U.S. - Russia Relations in Global Context International Symposium
March 16-17, 2017
Kennesaw State University
Georgia Institute of Technology
Kennesaw State University,
The Georgia Institute of Technology, and
The Atlanta Council on International Affairs
In conjunction with KSU’s Year of Russia Program, the primary focus of this interdisciplinary symposium is to examine Russia’s international relations in order to promote increased understanding of today’s complex, interdependent world. Due to the storied history of U.S. - Russia relations over the last century - epitomized by the Cold War era, an often adversarial period resulting in numerous third world proxy wars - there is great need for new perspectives that work to identify areas for collaboration in joint problem-solving efforts.
Conference sessions address the following key topics:
- The Legacy of the Cold War
- Russia and the U.S. in an Emerging Multipolar World
- NATO and European Perspectives on Russia
- Russia and its Near Abroad
- EurAsEC, CSTO, SCO, & BRICS: Alternatives to Rejoining the West
- Russia and the Middle East
- Global Fight Against Terrorism
- Arms Control and Weapons Proliferation Issues
- Ethnicity, Diversity, Identity, Mobility, and Migration
- Demographic Trends in the Post-Soviet Space
- Resource Governance including Food, Water and Energy Security
- Global Warming, Climate Change and Environmental Sustainability
- The Role of Business and Government Policy in Joint Problem-Solving (Privatization and Regulation)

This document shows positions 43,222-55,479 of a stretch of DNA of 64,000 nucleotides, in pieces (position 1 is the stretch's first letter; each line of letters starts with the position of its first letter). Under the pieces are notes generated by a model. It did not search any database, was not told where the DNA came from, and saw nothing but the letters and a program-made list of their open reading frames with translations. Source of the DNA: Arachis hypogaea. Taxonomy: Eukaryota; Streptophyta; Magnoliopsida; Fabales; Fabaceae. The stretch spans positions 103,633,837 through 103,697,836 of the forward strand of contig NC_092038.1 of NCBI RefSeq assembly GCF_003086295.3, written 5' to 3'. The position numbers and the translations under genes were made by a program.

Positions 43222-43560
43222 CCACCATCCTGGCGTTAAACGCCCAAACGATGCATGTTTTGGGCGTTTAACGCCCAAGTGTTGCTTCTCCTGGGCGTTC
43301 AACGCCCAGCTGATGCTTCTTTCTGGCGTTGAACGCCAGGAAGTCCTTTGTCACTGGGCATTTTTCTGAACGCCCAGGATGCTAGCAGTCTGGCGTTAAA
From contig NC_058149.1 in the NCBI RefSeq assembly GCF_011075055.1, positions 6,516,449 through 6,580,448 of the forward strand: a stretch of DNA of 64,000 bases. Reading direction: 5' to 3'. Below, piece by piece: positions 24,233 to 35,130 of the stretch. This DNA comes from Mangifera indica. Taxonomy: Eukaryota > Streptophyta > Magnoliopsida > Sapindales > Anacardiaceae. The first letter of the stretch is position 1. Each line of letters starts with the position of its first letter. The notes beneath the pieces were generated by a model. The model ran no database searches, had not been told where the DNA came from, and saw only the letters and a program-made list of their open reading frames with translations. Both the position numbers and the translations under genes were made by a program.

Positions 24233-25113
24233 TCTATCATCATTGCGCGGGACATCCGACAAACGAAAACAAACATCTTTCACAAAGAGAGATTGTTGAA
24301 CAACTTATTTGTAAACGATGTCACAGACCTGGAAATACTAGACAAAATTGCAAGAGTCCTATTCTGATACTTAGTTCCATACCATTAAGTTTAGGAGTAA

- Collaborative Efforts in Education, Science and Technology
- Public Health, Pandemics, Humanitarian Response, and Emergency Preparedness
- Media Arts and Diplomacy
Conference AgendaDownload the full conference program
Andrei P. Tsygankov is Professor at the departments of Political Science and International Relations at San Francisco State University. He teaches Russian/post-Soviet, comparative, and international politics since August 2000. A Russian native, Tsygankov is a graduate of Moscow State University (Candidate of Sciences, 1991) and University of Southern California (Ph.D., 2000).
Tsygankov is a contributor to both Western and Russian academia. In the West, he co-edited collective projects, and he published National Identity and Foreign Economic Policy in the Post-Soviet World (2001), Russia's Perception of American Ideas after the Cold War (2004), Anti-Russian Lobby and American Foreign Policy (2009), and Russia and the West from Alexander to Putin (2012), as well as many journal articles. Tsygankov also published well-received textbook Russia’s Foreign Policy (2006, the second edition, 2010, the third edition, 2013). In Russia, his best known books are Modern Political Regimes (1996), Russian Science of International Relations (2005, co-edited with Pavel Tsygankov, also published in Germany and China), Sociology of International Relations (2006, co-authored with Pavel Tsygankov, also published in China), and International Relations: Traditions of Russian Political Thought (2013).